Finn does, and so I'm amazed by the non-baby traits that keep cropping up. Here's a partial list of his words as of this week:
Up, outside ("ah-sigh"), upstairs ("usta"), car, truck ("uckuck"), Will ("Bee-uw"), more, uh-oh, hi, buh-bye, hat, dog, Nan ("Naaa"), Mamp (he said "Mampa" today), Dada, Mama, bread, Goldfish ("goh")...
He loves to read, particularly: Fire Truck by Peter Sis, Opposites by Sandra Boynton (and add "oppa" to the list of partial words he can say), The Three Bears by Byron Barton, and Good Night, Gorilla by Peggy Rathmann.
(He also loves belly buttons, and saying "tick" as he lunges for yours.)
He still signs "please." Then there's the ubiquitous "yeah" and "no," accompanied by the appropriate head movement. This has been going on for at least a month, and it's the most helpful thing Finn's done in his short life thus far. As long as you can make your question conform to a yes/no format, you can ask him anything! (It wasn't as helpful as I would've liked the other morning, when I was trying to get him back to bed after a 5 a.m. wake-up and said, "Do you want to go back to sleep?" "Naw," he said firmly, turning his head left to right. Oooookay. What now?)
This week was a triumph of sorts for Finn: Monday was his first "one-nap" day, and I rearranged our schedule for every subsequent day so we'd have the best shot at keeping the streak alive. And we did it! Dave and I may have had to maneuver some weird 2 a.m. CIO sessions, and I might have whispered some bad words under my breath after today's nap (consisting of one hour) ended abruptly today, but overall: success!
Finn's definitely a cold-turkey kid. We cut him off from pacifiers altogether overnight, and that was that. We did the same with bottles somewhere before thirteen months, and he was cool with that, too. He's never attached to a "love-love" the way Will did with (his now multiple) Gogo(s). Finn prefers people. He's a nuzzler and a snuggler.
At his fifteen-month appointment, he came up 28 lbs. and some undetectable amount of inches, since he wouldn't stand (literally and metaphorically) for his height check. Our doctor guess-timated 31, but I think he's closer to 32. Will was 34 inches, and you can clearly see the differences in body type when you compare Finny wearing this same 3T PJ one-piece from the pictures of Will at the exact same age.
"Right now, he's heftier than he is long," chuckled the doctor. Let me tell you why this is unsurprising: I thought Will could eat, but this kid can Eat. A normal breakfast for Finn consists of a cup of diced peaches, two slices of raisin bread with peanut butter, a WHOLE banana, and a cup of milk. He eats a mid-morning and an afternoon snack, and his lunch and dinner are as preposterous as his breakfast, in terms of volume. We buy three gallons of milk per week; one for Finn, one for Will, and one for me and Dave. Guess which one has a bit left over on Sunday? THE ONE THAT IS SHARED BY THE TWO FULL-SIZED ADULTS.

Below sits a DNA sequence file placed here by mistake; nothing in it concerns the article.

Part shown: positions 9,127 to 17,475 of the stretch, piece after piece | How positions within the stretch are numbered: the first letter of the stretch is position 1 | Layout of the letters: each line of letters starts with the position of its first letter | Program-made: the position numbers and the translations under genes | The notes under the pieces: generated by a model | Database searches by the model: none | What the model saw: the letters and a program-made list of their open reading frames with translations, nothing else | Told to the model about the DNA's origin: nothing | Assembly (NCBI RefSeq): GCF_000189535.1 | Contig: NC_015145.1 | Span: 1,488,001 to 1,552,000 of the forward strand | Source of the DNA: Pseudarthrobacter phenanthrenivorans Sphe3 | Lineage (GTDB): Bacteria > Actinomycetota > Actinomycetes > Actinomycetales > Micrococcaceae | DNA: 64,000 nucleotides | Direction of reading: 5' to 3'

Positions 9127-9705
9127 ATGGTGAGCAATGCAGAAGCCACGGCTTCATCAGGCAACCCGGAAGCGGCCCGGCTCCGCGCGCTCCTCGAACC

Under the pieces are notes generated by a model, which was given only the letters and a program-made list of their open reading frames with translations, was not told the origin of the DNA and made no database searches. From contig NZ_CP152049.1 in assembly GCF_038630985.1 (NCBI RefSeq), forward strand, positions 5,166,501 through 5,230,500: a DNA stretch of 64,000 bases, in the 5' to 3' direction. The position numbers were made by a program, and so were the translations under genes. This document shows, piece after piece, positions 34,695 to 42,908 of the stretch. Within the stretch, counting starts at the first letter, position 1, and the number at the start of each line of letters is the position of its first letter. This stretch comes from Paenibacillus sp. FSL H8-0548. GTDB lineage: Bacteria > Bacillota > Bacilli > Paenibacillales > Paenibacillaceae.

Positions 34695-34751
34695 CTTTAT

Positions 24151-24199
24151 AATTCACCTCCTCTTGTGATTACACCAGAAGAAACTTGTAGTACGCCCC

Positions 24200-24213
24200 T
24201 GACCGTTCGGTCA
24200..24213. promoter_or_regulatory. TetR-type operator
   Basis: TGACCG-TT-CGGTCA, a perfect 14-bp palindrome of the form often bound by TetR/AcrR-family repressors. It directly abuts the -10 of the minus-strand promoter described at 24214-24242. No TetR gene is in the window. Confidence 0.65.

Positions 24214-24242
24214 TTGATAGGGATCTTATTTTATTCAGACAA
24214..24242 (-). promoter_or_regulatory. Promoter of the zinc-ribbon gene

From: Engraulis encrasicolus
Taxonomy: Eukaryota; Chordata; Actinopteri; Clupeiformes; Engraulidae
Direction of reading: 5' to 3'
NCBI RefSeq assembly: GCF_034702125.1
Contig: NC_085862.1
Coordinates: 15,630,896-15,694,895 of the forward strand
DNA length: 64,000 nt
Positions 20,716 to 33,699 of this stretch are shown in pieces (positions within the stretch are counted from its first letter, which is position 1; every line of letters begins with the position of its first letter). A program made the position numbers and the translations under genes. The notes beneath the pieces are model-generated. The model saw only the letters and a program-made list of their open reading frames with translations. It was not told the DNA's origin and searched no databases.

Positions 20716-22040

I submit as evidence: his tummy is about to bust out of this Idaho tee courtesy of his Great-Aunt Kathy (Dave's godmother) and Great-Uncle Tom.
As I'm sure most little brothers do, Finn watches his big brother like an Us Weekly paparazzo. Lately, though, Finn's also been branching out into some independent play. He used to sort of hang around Will, waiting for attention or to see what was going to happen. But he still laughs uproariously at almost anything his brother does.
My sweet fifteen-month-old has probably had five tantrums so far, but each is a total "Whuuuuut?" experience for me, since my two-and-a-half-year-old has never really had ONE. Yet. (And when Will starts to whip his arms around and makes his preparatory shrieking noise, we say, "Will, stop it. Hands are not for hitting." And he STOPS. And then snuggles with us, likely because he feels guilty or something sweet like that.) Finny does the full-on sequence of tantrums like the ones I've seen on YouTube: 1) Whine with an open mouth, baring splayed, emergent front teeth; 2) Intensify the nasal tone of the whine, throw head back further; 3) Fall to floor in despair, 4) Roll side to side, screaming at the floor as if it's to blame for your woe; 5) Wonder vaguely what you're supposed to be upset about, allow yourself to be distracted by something more fun, end tantrum.
So far I've watched with a bemused eye, because I really don't know what to do with this irrational behavior. My older kid is SO rational. You explain things to Will and he processes my reasoning and moves on. Oh, not so with my Finny Finn!
And fifteen months later, I honestly don't know how I ever lived without him.